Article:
Following eight months of steady progress the UK’s residential property market is picking up with prices and buyer demand rising, writes property developer Richard Carr.
Property market enjoying post Brexit growth
According to the Royal Institution of Chartered Surveyors (RICS), 8% of surveyors reported an increase in buyer enquires in September 2016, which is a significant turnaround based on June when a net balance of 34% of respondents report a drop.
Despite this small positive there’s still the major use around the supply of new homes. As a result, the number of new instructions being received by agents fell once again meaning the average level of stock on estate agents books remains close to historic lows at just over 45 properties.
Following the announcement that the government is to scrap the Help to Buy mortgage guarantee there has been a significant rise in the number of valuations for first time buyers, writes Poole-based property developer Richard Carr.
First time buyers rush to take advantage of Help to Buy mortgage
According to Connells Survey and Valuation, the number of valuations for first time buyers rose by 18.7% in September on an annual basis.
John Bagshaw of Connells Survey & Valuation believes that many first time buyers are aiming to use the scheme before it closes at the end of December, however he doesn’t think first time buyer activity will suddenly drop at the start of 2017.
Richard Carr hopes that the government are able to benefit first time buyers by building more homes as a result of removing the Help to Buy mortgage guarantee.
Richard Carr, a Poole-based property developer, believes that investment into new housing should be spread fairly across towns, cities and counties in the UK. The Housing and Finance Institute believes more money should be given to councils in districts that are leading the way as they are currently under resourced.
According to the Institute, large cities in the UK receive higher amounts of investment, however they are responsible for only around 30% of new homes.
The HFI’s report found that around 70% of new homes and granted planning permissions are in the district and unitary councils, who are facing resource problems.
New figures indicate that average British residential property rental values rose significantly within the year to July 2016.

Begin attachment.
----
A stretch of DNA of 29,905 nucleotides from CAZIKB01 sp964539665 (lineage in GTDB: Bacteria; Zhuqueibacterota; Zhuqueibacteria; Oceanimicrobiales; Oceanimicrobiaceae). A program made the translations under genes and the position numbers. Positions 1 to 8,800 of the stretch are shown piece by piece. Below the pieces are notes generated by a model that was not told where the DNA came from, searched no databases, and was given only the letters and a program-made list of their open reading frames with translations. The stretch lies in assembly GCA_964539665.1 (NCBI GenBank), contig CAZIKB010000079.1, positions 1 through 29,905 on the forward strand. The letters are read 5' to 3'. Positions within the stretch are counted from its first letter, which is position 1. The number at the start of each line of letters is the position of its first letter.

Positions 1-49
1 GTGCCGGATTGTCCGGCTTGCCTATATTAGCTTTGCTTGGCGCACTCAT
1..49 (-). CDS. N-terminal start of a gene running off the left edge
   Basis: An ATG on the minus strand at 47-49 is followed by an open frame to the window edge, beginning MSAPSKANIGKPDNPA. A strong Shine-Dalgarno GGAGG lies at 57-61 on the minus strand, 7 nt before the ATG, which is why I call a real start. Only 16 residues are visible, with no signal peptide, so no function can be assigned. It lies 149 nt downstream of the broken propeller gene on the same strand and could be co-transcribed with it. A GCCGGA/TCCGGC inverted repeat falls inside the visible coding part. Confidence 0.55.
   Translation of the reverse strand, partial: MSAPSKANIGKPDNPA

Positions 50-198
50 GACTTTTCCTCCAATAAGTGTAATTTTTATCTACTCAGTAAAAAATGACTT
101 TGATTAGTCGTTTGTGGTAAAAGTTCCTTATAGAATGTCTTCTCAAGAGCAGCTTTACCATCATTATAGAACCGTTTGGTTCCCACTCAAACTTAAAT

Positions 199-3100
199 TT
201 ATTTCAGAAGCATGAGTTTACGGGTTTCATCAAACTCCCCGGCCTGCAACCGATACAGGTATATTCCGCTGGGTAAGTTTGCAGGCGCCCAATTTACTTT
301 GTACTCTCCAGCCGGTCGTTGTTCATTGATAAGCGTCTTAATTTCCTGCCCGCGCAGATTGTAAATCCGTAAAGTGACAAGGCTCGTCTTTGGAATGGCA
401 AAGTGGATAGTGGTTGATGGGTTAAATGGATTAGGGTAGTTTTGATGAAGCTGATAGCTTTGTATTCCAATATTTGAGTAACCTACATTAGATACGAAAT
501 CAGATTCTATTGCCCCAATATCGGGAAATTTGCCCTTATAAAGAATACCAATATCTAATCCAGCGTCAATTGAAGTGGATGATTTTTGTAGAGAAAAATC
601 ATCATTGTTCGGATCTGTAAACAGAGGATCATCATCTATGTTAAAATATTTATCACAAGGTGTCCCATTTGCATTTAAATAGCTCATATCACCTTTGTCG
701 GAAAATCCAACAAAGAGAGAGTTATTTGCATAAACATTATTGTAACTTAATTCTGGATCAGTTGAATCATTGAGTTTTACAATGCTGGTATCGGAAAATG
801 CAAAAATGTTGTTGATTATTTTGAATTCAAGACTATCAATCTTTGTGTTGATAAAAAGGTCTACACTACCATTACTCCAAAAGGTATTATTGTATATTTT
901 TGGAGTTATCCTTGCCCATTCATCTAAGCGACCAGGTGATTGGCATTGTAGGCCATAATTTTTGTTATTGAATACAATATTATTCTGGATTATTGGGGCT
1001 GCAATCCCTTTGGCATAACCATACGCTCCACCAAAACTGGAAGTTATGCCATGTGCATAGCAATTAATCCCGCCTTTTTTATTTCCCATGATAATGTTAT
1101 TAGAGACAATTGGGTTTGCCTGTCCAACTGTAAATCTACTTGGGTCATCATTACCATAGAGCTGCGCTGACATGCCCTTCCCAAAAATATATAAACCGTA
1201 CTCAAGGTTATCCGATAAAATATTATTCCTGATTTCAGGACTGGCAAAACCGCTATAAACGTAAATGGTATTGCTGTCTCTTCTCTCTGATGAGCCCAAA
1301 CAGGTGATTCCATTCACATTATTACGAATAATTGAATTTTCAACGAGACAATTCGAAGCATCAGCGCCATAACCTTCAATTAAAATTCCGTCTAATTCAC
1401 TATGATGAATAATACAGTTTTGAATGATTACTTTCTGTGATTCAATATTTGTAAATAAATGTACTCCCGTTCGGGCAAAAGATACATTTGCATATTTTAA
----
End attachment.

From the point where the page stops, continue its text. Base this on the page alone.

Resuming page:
Many Britons are finding it increasingly hard to step onto the property ladder. According to Letting Agent Today, Tony Williams of property consultancy Building Value recently noted that at present, “the house price to earnings ratio remains around 5.5 times against a long term average of 4.25 times.”
Previous research shows that despite Brexit, the UK’s housing market remained strong in June 2016. A new study from CBRE, a leading commercial property adviser, indicates that sturdy economic fundamentals will support British house price growth throughout 2016.
Encouraging price growth
Property Wire writes that CBRE sees current British house value growth of 5.1% as encouraging. The commercial property adviser added that UK residential property prices should expand by an average of 3% in 2016. In the second quarter of 2016, house price growth was strongest in the Outer Metropolitan area (12.4%) and London (9.9%), but weakest in the North (1%), year-on-year.
Despite the many warnings and concerns that were raised ahead of the UK’s referendum in June about a possible collapse of the housing market, the industry has remained strong according to the latest analysis.
The majority of property planners believe that a more stable planning system would provide greater certainty for developers and communities and help get the country building again.
According to recent research from the Royal Town Planning Institute (RTPI) an overwhelming majority of planners blame decades of planning changes for their ability to work effectively and deliver new homes.
TheDelivering the Value of Planning report showed that a massive 73% of planners believe “constant changes” to planning rules have “hindered their ability to deliver good places”. Richard Carr, a property developer in the south of England, understands the problems and believes the government needs to loosen its grip on the system and make it easier for planners to deliver new developments.
Over half of respondents said that government policy changes had provided obstacles to the delivery of new homes, whilst almost 75% said that the profession had a reduced capacity to deliver.
The finger has been pointed at many possible reasons, but who or what is responsible for the current state of the country’s housing shortage?
Who is to blame for the housing shortage?
Poole-based property developer Richard Carr has worked in the industry for 30 years and has seen just about everything. He’s currently managing a number of high profile developments in the south of England including the £100m redevelopment of Salterns Marina in Poole.
New analysis produced by the London School of Economics has pointed the finger squarely at the government for the housing crisis, explaining that decades of planning policies that constrain the supply of houses and land and turn them into something like gold is to blame.
RIBS believes that housing policy along isn’t enough to solve the UK’s problem as the demand for homes continues to outstrip the supply. They believe that as one the private and public sector can promote, enable and finance new homes and improve the final quality.
Along with the crippling shortage of homes, homebuilders have come under pressure for the standard to which new homes are being produced.
RIBS’ report said that high quality design needs to be at the heart of the solution: “Without it, we’ll be solving one problem by storing up further challenges for the future,” they said.